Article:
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The Impacts of Visual Adaptation on Stimulus Salience
AdvisorWebster, Michael A.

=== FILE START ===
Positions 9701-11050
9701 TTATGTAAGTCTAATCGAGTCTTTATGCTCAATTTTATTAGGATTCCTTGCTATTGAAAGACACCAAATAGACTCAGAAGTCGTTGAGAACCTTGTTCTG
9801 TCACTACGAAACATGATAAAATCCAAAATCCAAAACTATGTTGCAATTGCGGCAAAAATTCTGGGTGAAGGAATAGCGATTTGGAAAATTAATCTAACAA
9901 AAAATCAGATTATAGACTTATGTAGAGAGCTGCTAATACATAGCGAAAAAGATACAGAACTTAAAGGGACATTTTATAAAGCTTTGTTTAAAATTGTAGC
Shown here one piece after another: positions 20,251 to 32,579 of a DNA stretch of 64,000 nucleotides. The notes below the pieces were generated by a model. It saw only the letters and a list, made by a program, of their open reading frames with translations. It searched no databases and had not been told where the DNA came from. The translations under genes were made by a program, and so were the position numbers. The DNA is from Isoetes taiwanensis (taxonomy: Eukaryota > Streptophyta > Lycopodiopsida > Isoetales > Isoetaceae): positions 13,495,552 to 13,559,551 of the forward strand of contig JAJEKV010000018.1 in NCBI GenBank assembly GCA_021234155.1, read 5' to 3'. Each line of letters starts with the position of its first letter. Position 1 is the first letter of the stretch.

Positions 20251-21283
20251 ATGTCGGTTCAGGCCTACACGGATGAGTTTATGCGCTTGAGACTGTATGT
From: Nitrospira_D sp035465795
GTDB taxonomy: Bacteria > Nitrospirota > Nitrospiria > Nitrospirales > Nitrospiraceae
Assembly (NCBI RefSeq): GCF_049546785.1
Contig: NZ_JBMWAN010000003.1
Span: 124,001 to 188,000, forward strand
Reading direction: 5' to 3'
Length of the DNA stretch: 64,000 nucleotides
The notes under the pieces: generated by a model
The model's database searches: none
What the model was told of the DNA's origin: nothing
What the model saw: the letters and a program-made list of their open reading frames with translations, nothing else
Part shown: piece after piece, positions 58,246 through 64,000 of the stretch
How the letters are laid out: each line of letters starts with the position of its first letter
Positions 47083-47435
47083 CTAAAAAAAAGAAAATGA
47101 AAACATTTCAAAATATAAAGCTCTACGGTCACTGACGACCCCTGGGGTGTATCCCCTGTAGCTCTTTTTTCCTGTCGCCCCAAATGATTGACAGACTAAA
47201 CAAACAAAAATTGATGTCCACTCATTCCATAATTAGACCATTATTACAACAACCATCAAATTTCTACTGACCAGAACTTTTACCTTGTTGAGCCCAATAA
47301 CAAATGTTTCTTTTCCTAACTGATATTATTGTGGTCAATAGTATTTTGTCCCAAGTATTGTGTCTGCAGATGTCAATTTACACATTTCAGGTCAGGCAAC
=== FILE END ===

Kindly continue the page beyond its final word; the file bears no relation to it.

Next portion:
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Adaptation is defined as becoming desensitized to a stimulus due to repeated exposure to that stimulus. All sensory systems rapidly adapt their sensitivity in response to changes in the stimuli they are exposed to. However, the exact function of adaptation remains unclear. This study examined the hypothesis that adaptation serves to highlight the perception of new information in the environment, by reducing sensitivity to the prevailing stimulus. This was tested by examining how adaptation changes the relative salience of information in hybrid images. A hybrid image is a mixture of two different images, one image that is low-pass filtered to remove fine details to appear blurry, and the other that is high-pass filtered to remove the blur and preserve only the fine details to appear sharpened. Which image is perceived by the observer depends on the viewing distance and on the relative contrast or strength of the two images. This study utilized a hybrid image composed of the faces of celebrities George Clooney and Brad Pitt to determine whether the image perceived also depends on the adapted state of the observer by testing whether the relative salience of the two images is altered by prior exposure to one of the component images. In addition, the study tested which aspect of the stimulus controls the adaptation: the identity of the image itself or the amount of blur in the image. The results of the study suggest that adaptation to the identity biased the perceived identity despite differences in the blur, while adaptation to the blur level biased the perceived level of blur regardless of identity. These results are consistent with the hypothesis that adaptation acts to increase the salience of more novel stimuli, and suggest that different attributes adapt independently.